Lawmakers: Obama needs new tune on whistleblower protections
The president's wariness of whistleblower protections could discourage feds from reporting wrongdoing, lawmakers fear. (Stock Image)
Lawmakers from both parties are urging President Barack Obama to institute the enhanced whistleblower protections in the new defense authorization bill, despite his criticism of the provisions.
“We are concerned your statement that accompanied the signing of the [fiscal 2013 National Defense Authorization Act] into law may be perceived as undermining congressional intent and discouraging individuals from helping to protect taxpayer dollars,” Sens. Claire McCaskill (D-Mo.) and Charles Grassley (R-Iowa) and Reps. Darrell Issa (R-Calif.) and Elijah Cummings (D-Md.) wrote in a Jan. 17 lettter. “Furthermore, your statement could be perceived as potentially eroding protections for federal workers and discouraging them from helping expose improper behavior.”
The four lawmakers noted that, since they oversee the executive branch, both public-sector and private-sector employees have an obligation to bring information to Congress. They encouraged Obama to have his administration enforce the defense bill’s provisions to “show its dedication to transparency and accountability.”
McCaskill has been a senior member of the committees on Armed Services and Homeland Security and Governmental Affairs. Grassley has been a senior Finance Committee member. Issa and Cummings are the chairman and ranking member, respectively, of the Oversight and Government Reform Committee.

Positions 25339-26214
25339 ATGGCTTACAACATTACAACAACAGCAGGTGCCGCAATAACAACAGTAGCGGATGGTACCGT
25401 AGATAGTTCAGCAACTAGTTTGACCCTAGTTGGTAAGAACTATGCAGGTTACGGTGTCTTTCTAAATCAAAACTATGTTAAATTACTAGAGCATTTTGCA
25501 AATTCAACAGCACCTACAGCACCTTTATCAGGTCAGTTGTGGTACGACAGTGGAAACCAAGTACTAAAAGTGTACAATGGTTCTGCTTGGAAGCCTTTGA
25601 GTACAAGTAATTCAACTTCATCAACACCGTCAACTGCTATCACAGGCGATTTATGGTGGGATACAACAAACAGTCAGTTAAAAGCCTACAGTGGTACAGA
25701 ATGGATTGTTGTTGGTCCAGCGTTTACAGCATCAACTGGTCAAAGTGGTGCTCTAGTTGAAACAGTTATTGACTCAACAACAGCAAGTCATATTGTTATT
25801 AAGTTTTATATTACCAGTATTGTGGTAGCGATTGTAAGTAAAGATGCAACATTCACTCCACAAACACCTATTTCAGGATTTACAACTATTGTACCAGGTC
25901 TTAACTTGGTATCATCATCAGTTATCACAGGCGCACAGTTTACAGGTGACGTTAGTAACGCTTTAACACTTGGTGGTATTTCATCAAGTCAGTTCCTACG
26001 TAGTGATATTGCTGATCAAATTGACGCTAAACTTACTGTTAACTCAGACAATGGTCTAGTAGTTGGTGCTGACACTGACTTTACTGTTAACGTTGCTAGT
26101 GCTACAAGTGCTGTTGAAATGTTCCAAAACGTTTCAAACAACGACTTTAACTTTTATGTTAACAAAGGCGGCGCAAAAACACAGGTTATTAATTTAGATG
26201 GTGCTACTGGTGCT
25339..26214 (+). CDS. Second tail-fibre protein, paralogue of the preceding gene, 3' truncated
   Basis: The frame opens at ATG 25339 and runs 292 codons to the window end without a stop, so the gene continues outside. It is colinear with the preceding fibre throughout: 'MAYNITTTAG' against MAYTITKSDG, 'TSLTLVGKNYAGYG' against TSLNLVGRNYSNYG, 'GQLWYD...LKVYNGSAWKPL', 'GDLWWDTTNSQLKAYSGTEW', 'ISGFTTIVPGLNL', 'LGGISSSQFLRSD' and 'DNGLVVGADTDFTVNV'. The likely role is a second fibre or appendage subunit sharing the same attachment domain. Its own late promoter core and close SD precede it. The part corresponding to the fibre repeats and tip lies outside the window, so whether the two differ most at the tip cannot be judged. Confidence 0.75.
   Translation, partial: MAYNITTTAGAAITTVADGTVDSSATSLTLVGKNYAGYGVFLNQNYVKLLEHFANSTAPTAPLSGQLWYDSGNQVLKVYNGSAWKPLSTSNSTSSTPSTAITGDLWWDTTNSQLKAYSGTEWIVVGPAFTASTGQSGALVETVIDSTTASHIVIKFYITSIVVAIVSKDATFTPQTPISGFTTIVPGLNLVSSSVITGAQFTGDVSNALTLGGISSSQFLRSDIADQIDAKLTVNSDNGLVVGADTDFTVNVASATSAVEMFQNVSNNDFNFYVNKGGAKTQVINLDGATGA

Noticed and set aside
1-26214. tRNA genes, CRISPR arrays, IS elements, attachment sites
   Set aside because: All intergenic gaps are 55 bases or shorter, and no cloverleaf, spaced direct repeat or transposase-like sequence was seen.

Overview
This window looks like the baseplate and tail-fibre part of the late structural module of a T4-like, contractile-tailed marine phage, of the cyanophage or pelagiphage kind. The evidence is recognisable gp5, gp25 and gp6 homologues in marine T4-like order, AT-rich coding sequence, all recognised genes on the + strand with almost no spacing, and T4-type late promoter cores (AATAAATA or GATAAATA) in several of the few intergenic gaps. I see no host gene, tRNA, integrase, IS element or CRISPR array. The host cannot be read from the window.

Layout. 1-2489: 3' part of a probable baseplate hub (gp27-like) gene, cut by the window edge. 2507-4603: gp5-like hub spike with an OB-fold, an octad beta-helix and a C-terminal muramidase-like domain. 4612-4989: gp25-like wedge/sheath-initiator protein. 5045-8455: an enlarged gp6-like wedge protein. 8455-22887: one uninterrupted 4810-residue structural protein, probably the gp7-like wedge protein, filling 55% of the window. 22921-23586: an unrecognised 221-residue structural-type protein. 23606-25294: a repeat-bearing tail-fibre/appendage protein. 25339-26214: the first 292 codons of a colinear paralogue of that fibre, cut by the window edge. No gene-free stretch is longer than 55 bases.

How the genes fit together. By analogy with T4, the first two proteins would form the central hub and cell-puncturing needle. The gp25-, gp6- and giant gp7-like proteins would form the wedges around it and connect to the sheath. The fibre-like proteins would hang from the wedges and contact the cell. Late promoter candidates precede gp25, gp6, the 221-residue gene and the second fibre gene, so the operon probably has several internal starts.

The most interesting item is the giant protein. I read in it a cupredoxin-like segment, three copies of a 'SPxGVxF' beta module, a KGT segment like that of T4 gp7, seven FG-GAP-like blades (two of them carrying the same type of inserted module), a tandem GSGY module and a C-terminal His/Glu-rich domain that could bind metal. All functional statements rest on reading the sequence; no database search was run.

Outside experts have suggested Obama’s statement creates doubt about how agencies will handle whistleblower protections for contractors.
“We are really pleased to see these members of Congress standing up for whistleblowers and their constitutional duties of oversight,” said Angela Canterbury, director for public policy at the Project on Government Oversight. “Congress has far too often ceded power to the presidency. But these lawmakers are obviously not rolling over.”
Canterbury added that POGO would be doing its part to support whistleblowers as well.
“We will be keeping a close eye on how the new whistleblower protections are put into practice,” she said. Obama’s comments “already caused confusion, and very likely will create a chilling effect on disclosures of waste, fraud, and abuse. Congress needs to make it clear that the president cannot limit their right to know.”
The president signed the defense bill into law on Jan. 2, but also issued an accompanying signing statement that said the provisions allowing contractors to expose government waste and gross mismanagement directly to Congress “could be interpreted in a manner that would interfere with my authority to manage and direct executive branch officials.”
Obama warned lawmakers that his administration will closely watch contractors’ interactions with Congress. “I will interpret those sections consistent with my authority to direct the heads of executive departments to supervise, control, and correct employees’ communications with the Congress in cases where such communications would be unlawful or would reveal information that is properly privileged or otherwise confidential,” he wrote.
The law protects contractor employees who disclose information that they reasonably believe to be evidence of gross mismanagement, abuse of authority, or violations of laws, including regulations regarding contract negotiations and awards. The bill permanently covers all employees of defense contractors and subcontractors who bring forth the evidence, and states that the new rights cannot be waived under any agreement or policy.
The bill also extends protections to whistleblowers who are harassed or fired by a contractor at the government’s direction. And it establishes a four-year pilot program enhancing whistleblower protections applicable to all civilian federal agency contractors. Those protections then could become permanent.